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HomeOpinionCongress can end Rajasthan impasse despite Gehlot rebellion. Two scenarios emerge

Congress can end Rajasthan impasse despite Gehlot rebellion. Two scenarios emerge

Scenario one would demand Gehlot’s resignation— the high command gets to preserve its authority and Gehlot retains control over the choice of his successor.

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The key variable that helps explain the chaotic sequence of events in Rajasthan is the authority of the Congress high command. The high command is a somewhat misunderstood concept in media circles but when it comes to the Congress, it simply represents a dynamic balance of power between the Gandhi family (and its coterie), and the senior leadership of the party, at both the national and the state level.

This balance of power has turned against the Congress high command because of two reasons: one, the Gandhi family can no longer win elections for the party; and two, its ability to dispense patronage has diminished as it can no longer accommodate ambitious leaders in the central government.

Sonia Gandhi had understood the import of these fundamental shifts and therefore adopted a consensual, status quoist approach to party management. In the three years after he took over the reins of party and government, Rajiv Gandhi had changed Congress chief ministers twelve times. At once every three months, this turnover rate was higher than even under the imperious Indira era. Comparatively, Sonia Gandhi has only forced out two chief ministers in two decades: Ashok Chavan (in 2010) and Amarinder Singh (in 2021).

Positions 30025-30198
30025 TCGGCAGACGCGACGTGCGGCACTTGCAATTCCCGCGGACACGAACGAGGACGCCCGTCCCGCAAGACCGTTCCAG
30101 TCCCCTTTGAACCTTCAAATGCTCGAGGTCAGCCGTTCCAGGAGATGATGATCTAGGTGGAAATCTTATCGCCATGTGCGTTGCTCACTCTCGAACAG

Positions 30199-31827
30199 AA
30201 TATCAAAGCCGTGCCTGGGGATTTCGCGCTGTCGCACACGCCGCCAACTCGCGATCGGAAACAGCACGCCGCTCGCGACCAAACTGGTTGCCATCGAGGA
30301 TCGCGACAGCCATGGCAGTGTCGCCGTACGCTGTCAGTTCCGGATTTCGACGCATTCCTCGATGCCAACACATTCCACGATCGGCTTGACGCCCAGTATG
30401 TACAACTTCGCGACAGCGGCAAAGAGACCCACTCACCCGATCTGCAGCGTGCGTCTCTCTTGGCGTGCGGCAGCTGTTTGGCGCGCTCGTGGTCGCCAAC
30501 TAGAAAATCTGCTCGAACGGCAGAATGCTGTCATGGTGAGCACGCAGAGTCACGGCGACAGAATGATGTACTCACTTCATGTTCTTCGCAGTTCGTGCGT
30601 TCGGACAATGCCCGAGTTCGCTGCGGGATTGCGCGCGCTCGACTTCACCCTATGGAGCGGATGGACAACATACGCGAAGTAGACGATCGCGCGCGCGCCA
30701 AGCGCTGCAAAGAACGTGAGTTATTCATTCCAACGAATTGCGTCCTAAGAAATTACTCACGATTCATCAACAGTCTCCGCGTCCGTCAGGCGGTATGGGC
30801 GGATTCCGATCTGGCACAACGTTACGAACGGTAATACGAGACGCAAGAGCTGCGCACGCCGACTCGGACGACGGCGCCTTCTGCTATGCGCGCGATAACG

Ashok Gehlot is likely to become the third deposed CM, his apology notwithstanding. His rebellion represents perhaps the most serious challenge to the authority of the high command in the entirety of the Sonia era (even more so than the G23 episode).

Authority, a formalised system of power, is about perception; and the truest gauge of authority is in how it is seen to respond when confronted with a challenge. If the high command is seen to be enforcing no costs, it would risk transmuting a temporary damage into a permanent diminution of authority. If regional satraps are allowed to walk all over it, for all intents and purposes, it ceases to be a high command.

After Gehlot’s exit from the presidency race, we can sketch two plausible scenarios of how the Rajasthan impasse can be resolved.


Also read: Ashok Gehlot: ‘Jaadugar’ who worked magic for Congress over decades now faces uncertain road


Ashok Gehlot resigns, consensus CM installed (likely scenario)

We say this is the likely scenario because both sides here satisfy their core interests: the high command gets to preserve its authority, whereas Ashok Gehlot manages to retain control over the choice of his successor, and keep Sachin Pilot out of the fray.

There have been signals from both sides on the desirability of this compromise. In his press briefing after meeting Sonia Gandhi, Gehlot left the choice of the future CM to the discretion of the Congress president. In the meeting, he only insisted that placing Sachin Pilot on the throne would break the government (leaving open the possibility of the succession of another leader). Meanwhile, the high command has been careful to spare Gehlot from the disciplinary dragnet, charging only his hatchet men, thus allowing him the space to manoeuvre towards a settlement.

If this scenario turns into reality, it would beg a simple question: why could such a straightforward compromise not be hammered out behind closed doors, and needed a Game of Thrones style saga playing out all over the national media?

Both sides, perhaps, over-estimated their negotiating hand, since the balance of power between the Congress high command and its senior leadership has been in an unprecedented state of flux.

The mistake of the Gandhis was in denying Ashok Gehlot the right to influence the choice of his own successor. Both Sonia and Rahul had reportedly communicated to Gehlot that he need not concern himself with the choice of the future CM. They can point to longstanding Congress tradition, where such a decision has wrested solely with the high command. Nevertheless, it was an unreasonable position, in light of prevailing reality. Gehlot is one of only two Congress chief ministers. Asking him to relinquish that enormous power to assume the presidency of a declining party that is unlikely to come to power anytime soon at the Centre, without acquiescing to his demand of continued influence over his home turf, was an almost Biblically severe test of loyalty.